world agriculture down on the farm
agricultural services pedigree livestock news dairy beef agricultural machinery agricultural property agricultural organisations
     
Stackyard News Jan 06
       

news index

beef links

uk cattle links

 

   

Major Challenge for Fledgling Cull Cow Market
09/01/06

photo courtesy of www.jennifermackenzie.co.uk
cows feeding

The fledgling cull cow market has been establishing itself encouragingly across the country since the November OTM rule change with little of the feared disruption to prime cattle prices, reports the English Beef and Lamb Executive (EBLEX). However, it warns that the ending of the OTMS later this month poses a major challenge for the entire beef market.

With the OTM scheme continuing to provide a valuable safety net for lower quality stock and only 25 or so abattoirs able to process them, throughputs of over 30-month cattle for the food chain remain very modest at well under 20% of current older animal slaughterings.

Meat and Livestock Commission price reporting from auction markets - through which the majority of these stock have been traded so far - shows average liveweight prices a good
8-12p/kg above December OTMS compensation rates at 52-56 p/kg.  And within this a clear quality differential of around 10p/kg liveweight has emerged - beef bred stock fetching
55-60p/kg as against 45-50p/kg for dairy-bred animals.

This welcome stability could be seriously threatened by the determination to see the OTM Scheme end by January 22, unless there is a significant surge in demand seen for British manufacturing beef over Irish imports from the leading multiple retailers and foodservice organisations.

The OTMS will be replaced by the Older Cattle Disposal Scheme (OCDS), to which entry will be restricted to animals born before August 1996. OCDS throughputs may well be fairly low in its early stages given the extent to which producers seem likely to dispose of animals born before August 1996 ahead of the ending of OTMS to take advantage of its weight-based payments rather than the OCDS headage rate which may be less favourable for most.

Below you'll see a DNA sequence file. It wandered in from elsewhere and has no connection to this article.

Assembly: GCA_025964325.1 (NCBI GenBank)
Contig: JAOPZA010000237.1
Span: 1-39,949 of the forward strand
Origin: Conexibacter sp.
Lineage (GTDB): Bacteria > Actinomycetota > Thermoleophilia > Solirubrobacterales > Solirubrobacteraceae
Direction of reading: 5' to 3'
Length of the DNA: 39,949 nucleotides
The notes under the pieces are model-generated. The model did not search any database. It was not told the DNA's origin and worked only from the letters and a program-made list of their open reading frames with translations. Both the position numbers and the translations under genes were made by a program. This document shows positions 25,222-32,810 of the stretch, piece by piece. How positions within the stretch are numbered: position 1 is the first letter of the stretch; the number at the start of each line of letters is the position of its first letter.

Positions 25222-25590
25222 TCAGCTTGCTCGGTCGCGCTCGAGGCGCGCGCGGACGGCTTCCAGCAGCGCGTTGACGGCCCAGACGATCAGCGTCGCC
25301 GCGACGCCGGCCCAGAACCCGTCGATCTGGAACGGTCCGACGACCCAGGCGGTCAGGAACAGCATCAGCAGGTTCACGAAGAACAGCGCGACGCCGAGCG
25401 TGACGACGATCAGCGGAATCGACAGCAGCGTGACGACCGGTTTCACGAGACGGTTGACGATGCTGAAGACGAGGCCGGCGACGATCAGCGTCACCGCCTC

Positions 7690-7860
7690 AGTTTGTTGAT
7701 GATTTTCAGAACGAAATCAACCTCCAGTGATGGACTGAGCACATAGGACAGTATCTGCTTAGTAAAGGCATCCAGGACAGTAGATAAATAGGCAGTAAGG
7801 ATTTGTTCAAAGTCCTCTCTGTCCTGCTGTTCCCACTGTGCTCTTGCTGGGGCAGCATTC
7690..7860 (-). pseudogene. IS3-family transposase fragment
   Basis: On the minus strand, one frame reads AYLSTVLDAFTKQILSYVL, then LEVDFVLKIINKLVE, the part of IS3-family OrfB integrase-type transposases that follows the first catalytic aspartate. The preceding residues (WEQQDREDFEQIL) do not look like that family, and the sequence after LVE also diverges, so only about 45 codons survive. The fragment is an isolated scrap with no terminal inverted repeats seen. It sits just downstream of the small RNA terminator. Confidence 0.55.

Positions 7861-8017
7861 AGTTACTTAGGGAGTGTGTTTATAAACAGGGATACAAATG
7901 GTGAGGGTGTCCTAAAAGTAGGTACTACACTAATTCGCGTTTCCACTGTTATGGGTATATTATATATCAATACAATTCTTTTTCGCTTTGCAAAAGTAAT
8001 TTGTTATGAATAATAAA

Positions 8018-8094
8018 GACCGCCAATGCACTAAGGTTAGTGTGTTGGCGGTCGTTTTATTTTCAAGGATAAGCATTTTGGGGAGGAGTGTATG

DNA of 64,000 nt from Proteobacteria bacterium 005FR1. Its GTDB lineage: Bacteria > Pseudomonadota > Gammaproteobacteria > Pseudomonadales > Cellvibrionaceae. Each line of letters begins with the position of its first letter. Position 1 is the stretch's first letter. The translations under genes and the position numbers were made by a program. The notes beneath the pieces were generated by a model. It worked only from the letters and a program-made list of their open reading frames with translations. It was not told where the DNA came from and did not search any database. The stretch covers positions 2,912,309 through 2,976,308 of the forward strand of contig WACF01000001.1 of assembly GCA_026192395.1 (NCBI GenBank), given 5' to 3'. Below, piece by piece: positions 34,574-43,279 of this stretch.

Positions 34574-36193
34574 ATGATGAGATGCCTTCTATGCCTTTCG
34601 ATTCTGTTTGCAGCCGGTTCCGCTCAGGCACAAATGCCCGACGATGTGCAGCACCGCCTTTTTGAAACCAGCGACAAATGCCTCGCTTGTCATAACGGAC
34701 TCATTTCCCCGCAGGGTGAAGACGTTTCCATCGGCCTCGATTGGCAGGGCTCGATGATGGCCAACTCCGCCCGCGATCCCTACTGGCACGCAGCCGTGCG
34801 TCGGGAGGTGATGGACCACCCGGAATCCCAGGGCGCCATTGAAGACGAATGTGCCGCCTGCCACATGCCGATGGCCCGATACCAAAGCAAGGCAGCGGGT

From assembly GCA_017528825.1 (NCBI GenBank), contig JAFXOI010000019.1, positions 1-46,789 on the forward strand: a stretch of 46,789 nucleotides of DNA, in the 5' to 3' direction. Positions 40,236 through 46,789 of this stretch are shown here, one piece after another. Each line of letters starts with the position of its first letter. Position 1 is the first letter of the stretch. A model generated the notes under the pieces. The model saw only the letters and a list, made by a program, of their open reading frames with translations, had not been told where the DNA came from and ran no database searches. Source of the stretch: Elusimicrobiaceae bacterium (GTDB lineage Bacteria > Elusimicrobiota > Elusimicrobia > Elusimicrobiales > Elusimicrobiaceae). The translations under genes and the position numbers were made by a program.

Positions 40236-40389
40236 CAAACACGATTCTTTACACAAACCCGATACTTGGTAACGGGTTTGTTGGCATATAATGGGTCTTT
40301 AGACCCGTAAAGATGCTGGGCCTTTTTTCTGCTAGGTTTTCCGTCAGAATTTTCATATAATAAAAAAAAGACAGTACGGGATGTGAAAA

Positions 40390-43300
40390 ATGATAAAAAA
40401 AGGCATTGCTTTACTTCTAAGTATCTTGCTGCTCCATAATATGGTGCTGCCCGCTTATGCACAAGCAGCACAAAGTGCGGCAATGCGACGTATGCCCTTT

Accompanied by the seasonal decline in cow disposals normally seen at this time, this should limit the influx of over 30-month cattle entering the human food chain in late January and early February. Nevertheless, from next month the industry could well be facing up to 14,000 more animals in the food chain every week - equivalent to around 4,000 tonnes of beef - very much higher than the current cull cow beef production figure of around 930 tonnes/week.

The short-term pressure will not be helped by the fact that current EU processes mean the export ban on bone-in beef is unlikely to be lifted until March 2006 at the very earliest, meaning that normal beef exports may not resume before spring.

Under these circumstances, EBLEX advises English dairy and beef herds to market their cull cows with particular care in the coming few weeks, achieving the best possible finish on them and ensuring as many as possible meet the required beef assurance standards to maximise both their suitability and marketability for human food.

link Cull cows will be wasted unless they are finished for export
link
Export Advice For Cattle Breeders
link Older Cattle To Enter Food Chain Subject To Safeguards
feedback    
 
    home | agri-services | pedigree pen | news | dairy | beef | machinery
quota | property | organisations | site map
 
 
 
 





Eblex